See on Scoop.it – Fuji X-Pro1
It takes a few days to embrace the summer holidays, I have all the photographic expectation brought by the freedom of time but sadly none of the energy. On these occasions there is only one location worth visiting and it has to be the old jetty at Oxford Island. I have been here dozens of times to try new cameras, lenses and filters, it is the one place you know you will come away with something of interest. I took both the 18mm and 35mm lenses. Using a 35mm lens for landscape work seems unusual especially given the X-Pro1 is a cropped sensor but I have found myself using ultra wide lenses less and less over the last few months.
See on www.flixelpix.com
I have received many questions about camera bags over the past few weeks – and one of them keeps coming up – “What is the best camera bag for my compact system camera?“ The short answer is, “It depends.“ What I have found out over many years (and purchasing dozens of bags) is that there is no perfect bag, but there are bags that are perfect for specific applications. Compact system cameras are fantastic as they can dramatically reduce the weight and size of your camera kit whilst maintaining high image quality. And of course, every photographer would like to store their gear in a suitable bag.
See on roel.me
The world’s greatest photographers reveal the secrets behind their images. A collection of films that uncover the artistic processes of the greatest contemporary photographers from an original perspective. Using images (contact prints, proofs, prints, or slides) with commentary by the artists themselves, the viewer is thrust into the secret universe of creativity and into the heart and method of the evolution of a photographic body of work.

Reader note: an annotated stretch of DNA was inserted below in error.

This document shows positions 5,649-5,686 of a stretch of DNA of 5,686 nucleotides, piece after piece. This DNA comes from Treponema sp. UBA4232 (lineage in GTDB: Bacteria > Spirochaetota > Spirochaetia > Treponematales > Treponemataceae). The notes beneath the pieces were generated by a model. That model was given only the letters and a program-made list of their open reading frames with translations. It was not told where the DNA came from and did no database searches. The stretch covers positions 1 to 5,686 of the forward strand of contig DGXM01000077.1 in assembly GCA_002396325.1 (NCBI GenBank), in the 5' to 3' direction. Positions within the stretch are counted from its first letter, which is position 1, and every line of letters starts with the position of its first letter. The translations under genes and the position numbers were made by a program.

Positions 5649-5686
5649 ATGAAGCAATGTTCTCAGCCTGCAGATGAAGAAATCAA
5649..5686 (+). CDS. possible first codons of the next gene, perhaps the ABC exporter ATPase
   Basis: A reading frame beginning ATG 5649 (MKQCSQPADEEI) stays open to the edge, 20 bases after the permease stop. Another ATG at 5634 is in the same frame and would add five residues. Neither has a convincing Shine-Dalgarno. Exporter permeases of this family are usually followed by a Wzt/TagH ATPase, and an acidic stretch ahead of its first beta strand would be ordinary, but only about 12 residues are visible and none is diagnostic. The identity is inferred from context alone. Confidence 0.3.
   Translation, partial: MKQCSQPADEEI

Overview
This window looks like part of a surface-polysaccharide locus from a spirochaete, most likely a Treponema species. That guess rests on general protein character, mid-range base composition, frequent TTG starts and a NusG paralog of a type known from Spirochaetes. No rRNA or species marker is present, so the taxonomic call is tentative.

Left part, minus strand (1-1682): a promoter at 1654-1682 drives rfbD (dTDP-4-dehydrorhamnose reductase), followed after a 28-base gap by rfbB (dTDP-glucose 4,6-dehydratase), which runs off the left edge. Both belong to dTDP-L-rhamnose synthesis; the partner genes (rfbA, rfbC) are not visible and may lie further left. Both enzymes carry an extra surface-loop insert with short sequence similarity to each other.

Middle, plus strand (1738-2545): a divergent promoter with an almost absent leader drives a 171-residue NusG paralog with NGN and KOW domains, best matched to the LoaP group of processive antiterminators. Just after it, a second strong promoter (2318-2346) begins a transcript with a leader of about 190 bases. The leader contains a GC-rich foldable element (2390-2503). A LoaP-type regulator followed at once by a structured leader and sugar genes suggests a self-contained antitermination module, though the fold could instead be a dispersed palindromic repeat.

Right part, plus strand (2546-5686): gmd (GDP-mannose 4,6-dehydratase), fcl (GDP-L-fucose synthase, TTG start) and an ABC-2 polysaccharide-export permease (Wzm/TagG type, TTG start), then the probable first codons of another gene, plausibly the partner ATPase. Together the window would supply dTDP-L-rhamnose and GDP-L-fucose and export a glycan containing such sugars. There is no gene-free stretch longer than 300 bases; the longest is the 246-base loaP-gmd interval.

Henri Cartier-Bresson (1908-2004) was a French photographer considered to be the father of modern photojournalism, an early adopter of 35 mm format, and the master of candid photography. He helped develop the “street photography” style that has influenced generations of photographers that followed.
See on www.youtube.com
As much as I love my canon 5D mark ii, I have to admit that after my trip to New York I was starting to resent it somewhat. Not only was it weighty and a heavy burden to lug around all day. It also stuck out like a proverbial sore thump, not a good thing if you’re a street photographer, where discretion is key. I also accidentally whacked myself in the face with it at one point, this was NOT a pleasant experience! No wonder I started to covert the Lecia M9 the smallest full-format digital camera in the world, but as desirable as this lightweight camera appeared I just couldn’t justify spending around £10,000 on a new piece of equipment so back to London I went with my 5D between my legs. ….then a few weeks later, as I was walking down Wardour street, cupids arrow struck….there it was, sitting in Calumets window display: the Fuji X-pro 1….
The Fuji X-Pro1 has the balance of looks, performance, and features, that edge out the Sony NEX-7 to be the closest “Leica on a budget” camera. This is my opinion, and honestly, much of this conclusion comes purely from a subjective point of view. Some people have told me that they like the color rendition of the Fuji X-Pro1, but prefer the flexibility and features of the Sony NEX-7. Others prefer the form factor and handling of the Sony NEX-7, but like the OVF/EVF of the Fuji X-Pro1.
See on photoheadonline.com
We didn’t do a lot of driving yesterday. First off, we slept until noon. And then drove through the very northern tip of texas and into oklahoma. As you can imagine, there wasn’t too much to shoot during this stretch but a bunch of empty, cloud-less fields. So I did a lot of the driving myself and as one might guess, didn’t shoot while driving. Not a good combo.
See on jeremycowart.com